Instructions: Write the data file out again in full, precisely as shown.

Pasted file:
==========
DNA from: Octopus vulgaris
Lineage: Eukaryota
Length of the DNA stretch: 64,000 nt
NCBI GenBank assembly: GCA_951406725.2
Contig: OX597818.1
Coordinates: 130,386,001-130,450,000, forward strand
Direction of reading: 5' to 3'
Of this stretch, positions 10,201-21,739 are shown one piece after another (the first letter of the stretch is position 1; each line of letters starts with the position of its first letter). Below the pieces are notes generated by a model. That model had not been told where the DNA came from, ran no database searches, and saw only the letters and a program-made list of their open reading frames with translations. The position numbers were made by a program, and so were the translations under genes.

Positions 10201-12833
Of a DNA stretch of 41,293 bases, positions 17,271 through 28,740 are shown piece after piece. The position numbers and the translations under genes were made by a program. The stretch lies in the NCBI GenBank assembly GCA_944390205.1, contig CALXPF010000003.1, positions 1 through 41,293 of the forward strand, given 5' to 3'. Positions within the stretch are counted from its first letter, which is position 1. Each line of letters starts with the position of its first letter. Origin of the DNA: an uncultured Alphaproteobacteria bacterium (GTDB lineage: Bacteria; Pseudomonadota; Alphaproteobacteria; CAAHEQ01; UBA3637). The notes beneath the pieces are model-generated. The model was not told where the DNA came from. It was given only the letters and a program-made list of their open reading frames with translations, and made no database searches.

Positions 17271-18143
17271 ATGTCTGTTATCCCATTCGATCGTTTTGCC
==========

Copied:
DNA from: Octopus vulgaris
Lineage: Eukaryota
Length of the DNA stretch: 64,000 nt
NCBI GenBank assembly: GCA_951406725.2
Contig: OX597818.1
Coordinates: 130,386,001-130,450,000, forward strand
Direction of reading: 5' to 3'
Of this stretch, positions 10,201-21,739 are shown one piece after another (the first letter of the stretch is position 1; each line of letters starts with the position of its first letter). Below the pieces are notes generated by a model. That model had not been told where the DNA came from, ran no database searches, and saw only the letters and a program-made list of their open reading frames with translations. The position numbers were made by a program, and so were the translations under genes.

Positions 10201-12833
Of a DNA stretch of 41,293 bases, positions 17,271 through 28,740 are shown piece after piece. The position numbers and the translations under genes were made by a program. The stretch lies in the NCBI GenBank assembly GCA_944390205.1, contig CALXPF010000003.1, positions 1 through 41,293 of the forward strand, given 5' to 3'. Positions within the stretch are counted from its first letter, which is position 1. Each line of letters starts with the position of its first letter. Origin of the DNA: an uncultured Alphaproteobacteria bacterium (GTDB lineage: Bacteria; Pseudomonadota; Alphaproteobacteria; CAAHEQ01; UBA3637). The notes beneath the pieces are model-generated. The model was not told where the DNA came from. It was given only the letters and a program-made list of their open reading frames with translations, and made no database searches.

Positions 17271-18143
17271 ATGTCTGTTATCCCATTCGATCGTTTTGCC